Coronavirus causes stroke in young people: here's how the virus gets into the brain

It is know that COVID can cause neurological damage. But the virus can also trigger severe strokes. A new study provides deeper insights into this.

Coronavirus causes stroke in young people: here's how the virus gets into the brain
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Loss of taste and smell are among the most recognised corona symptoms at a very early stage. But these symptoms are due to a neurological attack of the virus.

A new study reveals that many people, including the young, can suffer a stroke from a coronavirus infection.

The coronavirus can cause severe strokes

According to a statement by the German Society for Neurology (DGN), 'diffuse brain damage' can occur in the context of a COVID infection.

These can occur alongside a host of neurological and psychiatric abnormalities or lead to inflammation of the brain and spinal cord, or simply to strokes.

It can also affect people who have neither pre-existing conditions nor cardiovascular problems. Severe brain damage often occurs even in younger patients.

This is what a study in the journal Stroke reports: 46% of COVID patients in hospital who suffered a stroke are younger than 65 and 36% of them were even younger than 55.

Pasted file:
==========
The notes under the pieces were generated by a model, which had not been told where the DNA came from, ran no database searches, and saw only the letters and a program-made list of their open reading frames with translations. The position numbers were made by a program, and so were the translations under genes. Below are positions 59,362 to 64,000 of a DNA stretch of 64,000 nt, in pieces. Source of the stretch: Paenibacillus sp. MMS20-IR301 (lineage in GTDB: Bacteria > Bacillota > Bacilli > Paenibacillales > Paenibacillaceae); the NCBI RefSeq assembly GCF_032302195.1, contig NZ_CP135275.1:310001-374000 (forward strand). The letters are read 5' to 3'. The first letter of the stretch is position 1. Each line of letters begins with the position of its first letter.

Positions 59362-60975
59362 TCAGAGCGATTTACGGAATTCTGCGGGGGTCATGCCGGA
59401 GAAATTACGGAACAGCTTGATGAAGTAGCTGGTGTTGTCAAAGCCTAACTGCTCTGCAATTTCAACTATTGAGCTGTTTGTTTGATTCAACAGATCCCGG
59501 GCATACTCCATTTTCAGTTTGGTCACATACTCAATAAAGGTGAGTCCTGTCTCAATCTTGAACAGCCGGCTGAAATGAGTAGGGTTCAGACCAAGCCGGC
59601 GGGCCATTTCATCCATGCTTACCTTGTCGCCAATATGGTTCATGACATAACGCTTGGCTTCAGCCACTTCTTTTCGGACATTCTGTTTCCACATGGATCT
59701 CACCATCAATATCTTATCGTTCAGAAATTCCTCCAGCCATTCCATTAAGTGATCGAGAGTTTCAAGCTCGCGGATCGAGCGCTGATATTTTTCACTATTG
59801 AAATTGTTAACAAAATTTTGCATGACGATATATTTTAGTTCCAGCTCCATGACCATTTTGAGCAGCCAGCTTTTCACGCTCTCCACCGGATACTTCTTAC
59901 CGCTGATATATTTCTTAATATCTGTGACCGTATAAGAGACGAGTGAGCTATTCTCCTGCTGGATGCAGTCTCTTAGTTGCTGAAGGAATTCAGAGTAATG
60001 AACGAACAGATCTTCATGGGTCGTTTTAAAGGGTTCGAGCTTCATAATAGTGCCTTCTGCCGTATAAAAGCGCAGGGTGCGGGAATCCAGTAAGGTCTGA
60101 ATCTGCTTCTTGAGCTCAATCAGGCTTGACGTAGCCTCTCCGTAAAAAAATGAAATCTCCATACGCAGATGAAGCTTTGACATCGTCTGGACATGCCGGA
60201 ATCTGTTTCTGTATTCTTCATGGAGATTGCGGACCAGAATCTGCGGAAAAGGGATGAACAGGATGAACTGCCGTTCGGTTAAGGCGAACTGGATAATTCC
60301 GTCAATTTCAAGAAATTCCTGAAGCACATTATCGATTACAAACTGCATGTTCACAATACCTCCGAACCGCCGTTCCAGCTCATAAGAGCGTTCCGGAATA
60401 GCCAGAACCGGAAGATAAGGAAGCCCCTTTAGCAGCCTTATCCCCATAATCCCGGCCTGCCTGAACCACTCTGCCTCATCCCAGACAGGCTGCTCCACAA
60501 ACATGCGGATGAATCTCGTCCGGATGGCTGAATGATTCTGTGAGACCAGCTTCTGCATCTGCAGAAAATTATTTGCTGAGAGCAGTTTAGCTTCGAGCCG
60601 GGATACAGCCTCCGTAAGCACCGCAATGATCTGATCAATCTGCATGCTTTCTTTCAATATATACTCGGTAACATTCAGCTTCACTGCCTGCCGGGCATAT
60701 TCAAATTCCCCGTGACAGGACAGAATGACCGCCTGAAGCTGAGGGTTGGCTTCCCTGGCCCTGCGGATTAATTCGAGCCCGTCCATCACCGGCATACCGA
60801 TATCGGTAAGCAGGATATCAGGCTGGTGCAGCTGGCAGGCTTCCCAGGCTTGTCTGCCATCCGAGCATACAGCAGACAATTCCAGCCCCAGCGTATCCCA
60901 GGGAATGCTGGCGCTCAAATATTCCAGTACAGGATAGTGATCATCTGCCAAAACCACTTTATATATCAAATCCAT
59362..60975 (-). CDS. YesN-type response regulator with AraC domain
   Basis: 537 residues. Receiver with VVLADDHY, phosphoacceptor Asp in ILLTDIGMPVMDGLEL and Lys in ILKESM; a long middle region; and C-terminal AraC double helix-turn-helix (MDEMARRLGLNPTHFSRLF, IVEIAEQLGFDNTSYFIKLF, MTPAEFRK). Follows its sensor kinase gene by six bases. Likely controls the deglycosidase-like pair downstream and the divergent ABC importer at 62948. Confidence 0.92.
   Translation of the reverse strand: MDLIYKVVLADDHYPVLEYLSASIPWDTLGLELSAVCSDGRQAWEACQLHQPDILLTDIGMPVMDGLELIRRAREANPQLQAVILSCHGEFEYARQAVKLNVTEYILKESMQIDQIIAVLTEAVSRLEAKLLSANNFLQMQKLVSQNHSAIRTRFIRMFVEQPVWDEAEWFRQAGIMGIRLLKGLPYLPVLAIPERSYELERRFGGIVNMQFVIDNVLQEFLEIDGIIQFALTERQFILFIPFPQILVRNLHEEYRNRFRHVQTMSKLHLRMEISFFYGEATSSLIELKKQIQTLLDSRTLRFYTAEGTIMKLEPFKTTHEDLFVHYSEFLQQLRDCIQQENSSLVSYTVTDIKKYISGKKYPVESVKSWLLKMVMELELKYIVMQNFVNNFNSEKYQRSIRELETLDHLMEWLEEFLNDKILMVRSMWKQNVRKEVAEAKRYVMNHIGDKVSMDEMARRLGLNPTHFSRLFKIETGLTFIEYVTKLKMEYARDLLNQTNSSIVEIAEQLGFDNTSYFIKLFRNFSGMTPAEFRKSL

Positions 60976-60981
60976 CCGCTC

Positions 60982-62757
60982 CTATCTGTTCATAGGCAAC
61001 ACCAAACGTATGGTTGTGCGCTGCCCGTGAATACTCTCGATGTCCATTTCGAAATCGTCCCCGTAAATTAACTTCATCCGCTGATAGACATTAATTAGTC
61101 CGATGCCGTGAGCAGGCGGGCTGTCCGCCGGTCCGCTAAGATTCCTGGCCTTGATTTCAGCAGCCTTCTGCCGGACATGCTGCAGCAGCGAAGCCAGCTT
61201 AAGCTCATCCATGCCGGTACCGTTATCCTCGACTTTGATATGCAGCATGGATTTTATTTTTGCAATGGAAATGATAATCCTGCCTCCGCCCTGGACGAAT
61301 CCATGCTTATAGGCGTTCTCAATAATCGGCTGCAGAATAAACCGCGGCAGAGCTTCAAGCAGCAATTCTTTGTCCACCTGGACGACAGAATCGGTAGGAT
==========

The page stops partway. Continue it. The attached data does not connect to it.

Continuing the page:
Strokes are normally rare in this age group, usually occurring after the age of 65. A study from Berlin investigated how the virus gets into the brain.

A way into the brain

Prof. Dr. Frank Heppner, Director of Neuropathology at the Charité in Berlin, and his team were investigating how the coronavirus can penetrate the brain.

The findings of this investigation have now been published in the journal Nature Neuroscience. The researchers examined tissue samples from 33 people.

They all died of their COVID-19 and were on average just under 72 years old. The samples were taken from the olfactory mucosa and four different brain regions.

The olfactory mucosa is the gateway of the virus

The analyses detect intact virus particles in various structures that connect the eyes, mouth and nose with the brain stem.

The researchers observed the highest virus concentration in the olfactory mucosa. Professor Heppner declared in a press release of the Berlin Charité:

Based on these data, we assume that SARS-CoV-2 can use the olfactory mucosa as a portal of entry into the brain.

This concentration of virus particles in the olfactory mucosa can perhaps also explain the frequent disturbances of the sense of smell and taste in a corona infection.

However, the reliability of these results is limited by the fact that only tissue samples from deceased COVID patients, i.e. severe cases, were evaluated for the study.

There's also the sticking point that these results do not show how things behave with moderate or mild courses. It is also unclear how exactly the virus spreads in the brain.

Does it travel from nerve cell to nerve cell or does the blood vessels transport it? The coronavirus will continue to puzzle scientists worldwide for quite some time, even after the pandemic passes on.